Administration

The State Director of SPAN is Charles Foley (256) 852-1224, 104 Spacegate Drive, Huntsville, Alabama 35806

New Century Success with At-Risk

The results are in, and two Camelot Excel Academies in Philadelphia have increased math and reading test scores.

From the data collected from the 2011–2012 academic school year, the average student at Excel Academy North raised his or her math grade level by 4.1 years. Generally, 77 percent of students rose by two grade levels. Reading scores also jumped with the average student gaining 3.6 grade levels and 71 percent of students improving by at least two grade levels.

At Excel Academy South, the average student increased their math score by 2.5 grade levels, and their reading score increased 2.4 grade levels.

Camelot vice president for education, Milton Alexander, has worked with alternative education in Philadelphia since 1999. Alexander has been with the Camelot schools since May 2005 as a teacher, instructional leader, assistant principal and executive director. He said that the structure of Camelot schools helps to close the academic gap.

“We are on the one hand blown away by these results, but we also see the evolution in these kids every day,” Alexander said. “They come to us with tremendous untapped potential and we provide a climate that allows them to find it.”

Camelot’s academies concentrate on the needs of high school students who are termed “near dropout students.” Despite their entering grade level, students learn from the School District of Philadelphia curriculum and are able to complete four years of high school credit in two and a half years.

Alexander said there are several goals for the Excel Academies in the 2012–2013 school year.

“To graduate 95 percent of our students — to see at least 90 percent of those grads move on to post-secondary endeavors [are our goals],” Alexander said. “To see all students enrolled at least 120 days gaining at least two grade levels in reading and math, and at least 85 percent of our kids involved in student government and enrichment activities, [too].”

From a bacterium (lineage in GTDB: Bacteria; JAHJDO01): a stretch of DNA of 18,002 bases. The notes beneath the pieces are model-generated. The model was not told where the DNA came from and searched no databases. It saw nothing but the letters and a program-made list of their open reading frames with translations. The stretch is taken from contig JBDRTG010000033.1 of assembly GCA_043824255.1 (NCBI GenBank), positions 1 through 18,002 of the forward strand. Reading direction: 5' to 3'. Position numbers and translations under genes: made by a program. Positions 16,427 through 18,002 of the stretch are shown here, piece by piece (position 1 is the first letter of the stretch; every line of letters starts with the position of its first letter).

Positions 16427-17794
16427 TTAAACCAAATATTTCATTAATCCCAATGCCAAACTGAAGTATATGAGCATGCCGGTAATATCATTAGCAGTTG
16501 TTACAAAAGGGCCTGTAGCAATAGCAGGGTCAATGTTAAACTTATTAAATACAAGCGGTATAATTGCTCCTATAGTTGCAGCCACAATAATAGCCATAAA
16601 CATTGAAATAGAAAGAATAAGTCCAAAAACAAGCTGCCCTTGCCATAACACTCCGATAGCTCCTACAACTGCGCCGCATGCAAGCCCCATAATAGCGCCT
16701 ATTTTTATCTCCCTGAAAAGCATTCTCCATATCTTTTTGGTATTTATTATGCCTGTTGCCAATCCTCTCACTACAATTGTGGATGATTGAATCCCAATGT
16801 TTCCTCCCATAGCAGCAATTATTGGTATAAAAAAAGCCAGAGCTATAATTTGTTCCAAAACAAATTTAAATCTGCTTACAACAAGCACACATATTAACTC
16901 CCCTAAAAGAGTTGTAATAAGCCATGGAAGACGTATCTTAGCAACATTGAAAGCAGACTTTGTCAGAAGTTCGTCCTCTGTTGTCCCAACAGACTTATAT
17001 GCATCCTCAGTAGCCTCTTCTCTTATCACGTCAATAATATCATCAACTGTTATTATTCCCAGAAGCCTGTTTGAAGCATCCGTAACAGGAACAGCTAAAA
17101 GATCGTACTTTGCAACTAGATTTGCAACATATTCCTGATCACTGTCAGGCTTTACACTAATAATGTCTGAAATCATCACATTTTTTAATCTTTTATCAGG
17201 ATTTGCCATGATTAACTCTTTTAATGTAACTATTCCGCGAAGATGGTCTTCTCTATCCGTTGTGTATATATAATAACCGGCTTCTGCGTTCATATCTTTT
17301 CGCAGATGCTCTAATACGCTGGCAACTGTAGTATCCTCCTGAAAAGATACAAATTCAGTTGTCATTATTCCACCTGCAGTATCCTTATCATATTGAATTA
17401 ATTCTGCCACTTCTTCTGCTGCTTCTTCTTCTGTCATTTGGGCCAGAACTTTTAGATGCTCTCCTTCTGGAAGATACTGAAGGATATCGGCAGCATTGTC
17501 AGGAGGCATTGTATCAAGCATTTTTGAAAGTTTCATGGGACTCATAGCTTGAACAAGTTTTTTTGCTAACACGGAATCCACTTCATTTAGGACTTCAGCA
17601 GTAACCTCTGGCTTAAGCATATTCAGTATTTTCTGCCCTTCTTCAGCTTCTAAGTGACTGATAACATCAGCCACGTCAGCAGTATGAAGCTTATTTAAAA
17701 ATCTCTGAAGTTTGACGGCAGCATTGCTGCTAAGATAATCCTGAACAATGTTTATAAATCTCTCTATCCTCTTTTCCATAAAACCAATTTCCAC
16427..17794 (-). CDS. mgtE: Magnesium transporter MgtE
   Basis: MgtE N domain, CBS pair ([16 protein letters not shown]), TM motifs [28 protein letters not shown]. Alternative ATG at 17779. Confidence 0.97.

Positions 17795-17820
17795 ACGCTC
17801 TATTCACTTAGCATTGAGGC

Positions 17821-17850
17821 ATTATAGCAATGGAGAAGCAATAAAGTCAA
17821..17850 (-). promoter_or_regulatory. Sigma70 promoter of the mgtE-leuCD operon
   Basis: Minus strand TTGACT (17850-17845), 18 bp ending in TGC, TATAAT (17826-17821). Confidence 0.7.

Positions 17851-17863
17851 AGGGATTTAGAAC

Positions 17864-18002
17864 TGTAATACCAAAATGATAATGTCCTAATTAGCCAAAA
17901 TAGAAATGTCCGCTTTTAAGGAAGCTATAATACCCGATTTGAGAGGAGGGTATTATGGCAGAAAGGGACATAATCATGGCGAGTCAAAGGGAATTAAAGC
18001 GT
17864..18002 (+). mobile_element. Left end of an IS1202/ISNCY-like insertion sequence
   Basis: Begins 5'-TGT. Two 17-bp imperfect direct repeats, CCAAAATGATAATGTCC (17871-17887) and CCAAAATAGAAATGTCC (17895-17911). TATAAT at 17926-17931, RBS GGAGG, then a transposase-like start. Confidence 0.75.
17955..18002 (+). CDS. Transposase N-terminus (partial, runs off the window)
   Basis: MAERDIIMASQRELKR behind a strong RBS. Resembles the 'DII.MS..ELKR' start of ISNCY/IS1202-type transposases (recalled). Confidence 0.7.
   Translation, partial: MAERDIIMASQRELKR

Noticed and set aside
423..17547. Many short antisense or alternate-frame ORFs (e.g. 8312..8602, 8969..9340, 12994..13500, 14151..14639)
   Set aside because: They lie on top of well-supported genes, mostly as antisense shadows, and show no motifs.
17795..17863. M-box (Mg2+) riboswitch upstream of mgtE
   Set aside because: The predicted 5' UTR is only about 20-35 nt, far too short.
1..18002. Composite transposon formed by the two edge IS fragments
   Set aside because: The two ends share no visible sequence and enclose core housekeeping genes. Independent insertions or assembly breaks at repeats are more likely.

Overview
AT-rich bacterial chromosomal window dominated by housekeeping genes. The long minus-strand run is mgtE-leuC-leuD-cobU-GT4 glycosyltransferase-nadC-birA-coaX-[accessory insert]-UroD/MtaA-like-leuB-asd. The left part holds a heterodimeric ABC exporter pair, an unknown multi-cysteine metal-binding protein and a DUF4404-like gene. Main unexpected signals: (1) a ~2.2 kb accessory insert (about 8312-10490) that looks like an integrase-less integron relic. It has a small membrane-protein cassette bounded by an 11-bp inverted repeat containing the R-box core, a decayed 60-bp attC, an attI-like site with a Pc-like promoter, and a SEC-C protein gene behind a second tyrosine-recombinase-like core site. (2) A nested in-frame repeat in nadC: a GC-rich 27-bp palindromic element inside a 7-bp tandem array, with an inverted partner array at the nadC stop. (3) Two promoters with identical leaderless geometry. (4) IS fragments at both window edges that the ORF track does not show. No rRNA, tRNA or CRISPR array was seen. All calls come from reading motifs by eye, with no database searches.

According to Alexander, the method of peer accountability in the student government helps to encourage students’ success. Unlike most student governments, Camelot Excel Academies have a four-level rating system. Level one is a neutral zone. In level two, students must demonstrate a commitment in school attendance and civic engagement in order to proceed to the level three. While students are in level three, they take a pledge to be active members in the school. Finally, in level four, students receive privileges to wear a different color uniform shirt and to meet with leadership weekly to discuss school improvements. Movement in student government is based on grades and conduct, too.

At the 2011 commencement, Philadelphia Eagles quarterback, Michael Vick, was the guest speaker. Alexander said that this was the most memorable experience at Camelot.

“Many of our students related to Mike and he told a humbling story of redemption. The kids helped select him and that recognized their leadership in making the decision.”

There are other academies in Camden, New Jersey, and Lancaster, Pennsylvania.